In recent years, spending for glaucoma medications has increased, especially for women, persons who have only public health insurance and those with less than a high school education, according to a report published Online First by Archives of Ophthalmology, one of the JAMA/Archives journals.
Glaucoma is a condition marked by damage to the optic nerve, and is a leading cause of blindness.
According to background information in the article, approximately 2.2 million individuals ages 40 years and older in the United States currently have primary open-angle glaucoma; this number is expected to increase by almost 50 percent by 2020. Presently, the direct annual medical costs associated with the condition are roughly $2.9 billion. Although data on glaucoma-expense trends is limited, the authors note that "there is a direct correlation between increased expenditure and increased severity of glaucoma, with medication consisting of one-third to one-half of direct costs."
To study current trends in glaucoma-related medication expenditures, Byron L. Lam, M.D., from the Bascom Palmer Eye Institute in Miami, and colleagues examined data from the Medical Expenditure Panel Survey from 2001 to 2006. Beginning in 2006, these data included information about participation in the Medicare Part D prescription drug program. The analysis included 1,404 patients ages 18 years and older who had used glaucoma medication.
The authors found that in 2001, the average expenditure per patient for glaucoma medication was $445; by 2006, this amount had increased to $557. Significant increases appeared among women, those who had not completed high school and those who had only public health insurance. Additionally, average spending for prostaglandin analog medications increased from $168 in 2001 to $271 in 2006; during the same period, average spending for beta-blockers decreased from $167 to $69. In comparison with individuals who had private insurance, glaucoma medication expenditure among those with Medicare Part D coverage was higher.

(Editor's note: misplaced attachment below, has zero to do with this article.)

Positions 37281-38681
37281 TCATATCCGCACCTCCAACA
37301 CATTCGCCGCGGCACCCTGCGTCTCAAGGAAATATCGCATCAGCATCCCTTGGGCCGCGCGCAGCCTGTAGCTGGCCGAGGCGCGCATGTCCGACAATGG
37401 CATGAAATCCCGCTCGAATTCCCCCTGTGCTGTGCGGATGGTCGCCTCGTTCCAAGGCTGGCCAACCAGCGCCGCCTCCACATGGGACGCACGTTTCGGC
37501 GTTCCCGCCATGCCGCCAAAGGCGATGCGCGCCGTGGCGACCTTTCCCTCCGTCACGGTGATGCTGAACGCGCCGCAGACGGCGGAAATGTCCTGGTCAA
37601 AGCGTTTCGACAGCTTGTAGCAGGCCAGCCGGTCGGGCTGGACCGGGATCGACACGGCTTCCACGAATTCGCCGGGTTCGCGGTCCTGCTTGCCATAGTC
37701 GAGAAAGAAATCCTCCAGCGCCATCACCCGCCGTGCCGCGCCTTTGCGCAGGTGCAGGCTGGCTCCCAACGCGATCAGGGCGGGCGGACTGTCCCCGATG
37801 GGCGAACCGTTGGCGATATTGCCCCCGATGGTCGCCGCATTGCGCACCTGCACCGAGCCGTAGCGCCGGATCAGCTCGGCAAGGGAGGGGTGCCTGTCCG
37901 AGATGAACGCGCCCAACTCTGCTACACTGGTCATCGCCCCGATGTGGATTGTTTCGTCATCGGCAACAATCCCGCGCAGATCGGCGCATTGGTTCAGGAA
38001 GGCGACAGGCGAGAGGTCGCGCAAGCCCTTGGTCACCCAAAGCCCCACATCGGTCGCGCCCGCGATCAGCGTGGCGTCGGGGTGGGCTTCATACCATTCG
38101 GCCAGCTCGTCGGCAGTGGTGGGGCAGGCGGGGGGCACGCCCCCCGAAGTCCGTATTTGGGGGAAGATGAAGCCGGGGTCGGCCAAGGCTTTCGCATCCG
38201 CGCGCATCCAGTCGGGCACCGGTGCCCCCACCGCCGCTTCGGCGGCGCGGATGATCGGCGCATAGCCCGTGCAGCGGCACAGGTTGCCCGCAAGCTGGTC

The authors explain that as the country's population ages and encompasses more patients with glaucoma, spending for drugs to treat the condition is likely to increase. "The results of our study as well as an understanding of the factors that account for the increase in glaucoma medication expenditure are important to help develop effective strategies and protocols for the medical management of glaucoma that optimize treatment and control expenditures," they write. Further study to explain the trends among patient subgroups is needed, the authors conclude.
(Arch Ophthalmol. 2011;doi:10.1001/archophthalmol.2011.142. Available pre-embargo to the media at www.jamamedia.org.)
Editor's Note: This study was supported by a grant from the National Eye Institute. Please see the article for additional information, including other authors, author contributions and affiliations, financial disclosures, funding and support, etc.
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